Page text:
What is its composition and effects on health?
98% of the olive oil composition is fat. The remaining 2% of the nutritional components of olive oil are polyphenols which have anti-inflammatory and antioxidants features . Among the most characteristic polyphenols are the derivatives of cinnamic acid as caffeic acid; the secoiridoide glycated: oleuropein; and derived from hydrolysis, phenols: tyrosol and hydroxytyrosol.
The type of fat found in oil is what gives some of its beneficial properties.
Between 70 and 80% of this fat is oleic acid, a type of fat healthy for the heart. The regular consumption of olive oil acts on the prevention of these diseases, reducing the risk of hypertension, diabetes, cholesterol levels and obesity. It also reduces the complications of cardiovascular disease. It was also shown that olive oil has beneficial effects on the health of digestion, has a protective effect against some types of cancer, and reduces the risk of dementia and Alzheimer. And some studies also show a protection against osteoporosis. The advantages are always higher with the extra virgin olive oil, refined olive oil.
How do you think that has evolved for the extra virgin olive oil consumption in recent years?
In recent years there has been an increase in the extra virgin olive oil consumption, according to the expenditure data for the purchase that gathers every year the Ministry of Agriculture, Food and Environment. There has been a slow but steady increase over recent years, and this is because the surveys have been published and disseminated in recent decades.
In evidence, for example, PREDIMED … Undoubtedly, studies like PREDIMED help spread the benefits of olive oil, not only among the general population, but also among health care.
His role in promoting the Mediterranean diet is essential and the population gives much value to the advice they receive from their doctors, nurses and when they are a team of dietitians nutritionists.
The PREDIMED and now the PREDIMED Ciber plus Study of Obesity and Nutrition Institute of Health Carlos III are an example of the collaborative research quality and today Spain is leading the research on the Mediterranean diet and olive oil in the world.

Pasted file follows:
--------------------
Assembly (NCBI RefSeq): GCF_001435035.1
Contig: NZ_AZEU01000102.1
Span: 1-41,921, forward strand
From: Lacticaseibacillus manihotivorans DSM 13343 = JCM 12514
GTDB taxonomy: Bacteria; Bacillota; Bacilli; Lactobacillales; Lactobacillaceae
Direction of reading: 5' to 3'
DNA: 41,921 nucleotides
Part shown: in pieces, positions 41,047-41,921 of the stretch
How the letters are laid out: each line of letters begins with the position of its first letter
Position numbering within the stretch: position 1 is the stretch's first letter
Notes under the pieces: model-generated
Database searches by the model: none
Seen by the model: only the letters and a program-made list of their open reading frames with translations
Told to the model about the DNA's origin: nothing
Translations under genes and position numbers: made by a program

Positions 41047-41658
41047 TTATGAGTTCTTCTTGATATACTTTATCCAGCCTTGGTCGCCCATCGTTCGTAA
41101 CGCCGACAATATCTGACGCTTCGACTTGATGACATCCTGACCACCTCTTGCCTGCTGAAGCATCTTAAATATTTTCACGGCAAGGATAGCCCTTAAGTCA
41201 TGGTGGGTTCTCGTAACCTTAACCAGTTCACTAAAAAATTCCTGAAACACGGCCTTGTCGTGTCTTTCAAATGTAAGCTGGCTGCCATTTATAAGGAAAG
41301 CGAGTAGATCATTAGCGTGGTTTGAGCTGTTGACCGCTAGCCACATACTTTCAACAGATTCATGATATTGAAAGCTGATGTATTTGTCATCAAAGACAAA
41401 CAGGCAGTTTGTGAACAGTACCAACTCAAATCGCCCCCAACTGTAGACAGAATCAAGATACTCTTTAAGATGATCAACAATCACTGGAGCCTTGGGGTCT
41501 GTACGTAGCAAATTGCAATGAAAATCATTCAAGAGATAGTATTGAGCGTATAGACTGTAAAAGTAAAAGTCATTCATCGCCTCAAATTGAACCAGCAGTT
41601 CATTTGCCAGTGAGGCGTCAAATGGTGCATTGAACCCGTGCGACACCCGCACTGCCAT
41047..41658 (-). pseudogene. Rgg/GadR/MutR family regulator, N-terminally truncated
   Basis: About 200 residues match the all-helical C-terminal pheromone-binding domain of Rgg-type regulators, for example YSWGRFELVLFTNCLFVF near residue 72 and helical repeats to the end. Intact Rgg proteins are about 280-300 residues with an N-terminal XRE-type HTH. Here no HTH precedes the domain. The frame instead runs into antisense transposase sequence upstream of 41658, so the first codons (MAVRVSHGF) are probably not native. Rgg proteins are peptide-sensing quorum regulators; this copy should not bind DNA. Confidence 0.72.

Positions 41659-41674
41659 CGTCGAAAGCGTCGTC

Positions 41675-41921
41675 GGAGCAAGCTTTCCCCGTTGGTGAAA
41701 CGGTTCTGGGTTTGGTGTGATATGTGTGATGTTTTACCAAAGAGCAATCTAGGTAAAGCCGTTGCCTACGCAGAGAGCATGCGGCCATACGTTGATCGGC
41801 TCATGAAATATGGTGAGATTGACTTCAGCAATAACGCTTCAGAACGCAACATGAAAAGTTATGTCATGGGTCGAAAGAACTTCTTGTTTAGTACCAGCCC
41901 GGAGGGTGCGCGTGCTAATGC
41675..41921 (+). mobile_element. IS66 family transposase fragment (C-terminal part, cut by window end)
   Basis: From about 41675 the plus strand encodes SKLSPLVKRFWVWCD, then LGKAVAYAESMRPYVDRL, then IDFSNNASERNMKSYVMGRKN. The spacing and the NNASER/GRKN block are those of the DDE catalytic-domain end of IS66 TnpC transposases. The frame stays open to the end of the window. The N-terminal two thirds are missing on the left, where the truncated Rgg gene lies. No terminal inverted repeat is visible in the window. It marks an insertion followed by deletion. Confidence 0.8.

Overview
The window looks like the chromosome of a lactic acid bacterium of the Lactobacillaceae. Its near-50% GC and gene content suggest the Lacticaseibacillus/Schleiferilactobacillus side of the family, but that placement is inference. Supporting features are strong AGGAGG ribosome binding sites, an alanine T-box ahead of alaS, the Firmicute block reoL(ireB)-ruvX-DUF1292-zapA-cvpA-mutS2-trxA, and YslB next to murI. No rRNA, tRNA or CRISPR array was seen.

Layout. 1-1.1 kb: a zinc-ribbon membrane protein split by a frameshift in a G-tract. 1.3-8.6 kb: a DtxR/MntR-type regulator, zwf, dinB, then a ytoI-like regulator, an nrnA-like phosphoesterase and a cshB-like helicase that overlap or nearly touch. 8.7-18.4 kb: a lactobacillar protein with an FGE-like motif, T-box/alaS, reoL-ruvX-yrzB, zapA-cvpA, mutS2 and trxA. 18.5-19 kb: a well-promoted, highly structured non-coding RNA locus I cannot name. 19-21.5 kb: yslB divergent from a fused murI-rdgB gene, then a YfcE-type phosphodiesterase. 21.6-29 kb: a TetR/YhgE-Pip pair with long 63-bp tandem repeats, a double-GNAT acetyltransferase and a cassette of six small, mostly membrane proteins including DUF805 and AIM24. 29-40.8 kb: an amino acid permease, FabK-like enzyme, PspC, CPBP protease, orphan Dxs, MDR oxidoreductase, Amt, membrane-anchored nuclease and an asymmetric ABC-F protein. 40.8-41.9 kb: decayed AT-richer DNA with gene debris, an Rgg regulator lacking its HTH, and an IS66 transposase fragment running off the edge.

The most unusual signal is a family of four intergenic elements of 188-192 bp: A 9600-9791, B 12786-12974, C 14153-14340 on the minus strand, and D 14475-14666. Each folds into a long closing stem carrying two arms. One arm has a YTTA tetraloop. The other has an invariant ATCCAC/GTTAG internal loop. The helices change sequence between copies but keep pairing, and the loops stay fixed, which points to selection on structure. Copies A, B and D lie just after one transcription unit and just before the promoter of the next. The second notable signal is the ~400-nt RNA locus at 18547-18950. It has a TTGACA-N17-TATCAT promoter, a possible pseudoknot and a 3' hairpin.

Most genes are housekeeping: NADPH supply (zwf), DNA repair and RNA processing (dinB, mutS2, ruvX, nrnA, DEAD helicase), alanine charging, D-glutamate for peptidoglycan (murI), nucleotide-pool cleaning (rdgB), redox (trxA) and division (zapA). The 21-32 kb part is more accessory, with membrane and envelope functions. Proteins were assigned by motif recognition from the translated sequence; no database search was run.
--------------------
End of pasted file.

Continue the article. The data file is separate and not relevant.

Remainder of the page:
The PREDIMED (PREvención con DIeta MEDiterránea) multicenter, randomized, primary prevention trial assessed the long-term effects of the Mediterranean diet (MeDiet) on clinical events of cardiovascular disease (CVD). We randomized 7447 men and women at high CVD risk into three diets: MeDiet supplemented with extra-virgin olive oil (EVOO), MeDiet supplemented with nuts, and control diet (advice on a low-fat diet). No energy restriction and no special intervention on physical activity were applied. We observed 288 CVD events (a composite of myocardial infarction, stroke or CVD death) during a median time of 4.8years; hazard ratios were 0.70 (95% CI, 0.53-0.91) for the MeDiet+EVOO and 0.70 (CI, 0.53-0.94) for the MeDiet+nuts compared to the control group. Respective hazard ratios for incident diabetes (273 cases) among 3541 non-diabetic participants were 0.60 (0.43-0.85) and 0.82 (0.61-1.10) for MeDiet+EVOO and MeDiet+nuts, respectively versus control. Significant improvements in classical and emerging CVD risk factors also supported a favorable effect of both MeDiets on blood pressure, insulin sensitivity, lipid profiles, lipoprotein particles, inflammation, oxidative stress, and carotid atherosclerosis. In nutrigenomic studies beneficial effects of the intervention with MedDiets showed interactions with several genetic variants (TCF7L2, APOA2, MLXIPL, LPL, FTO, M4CR, COX-2, GCKR and SERPINE1) with respect to intermediate and final phenotypes. Thus, the PREDIMED trial provided strong evidence that a vegetable-based MeDiet rich in unsaturated fat and polyphenols can be a sustainable and ideal model for CVD prevention.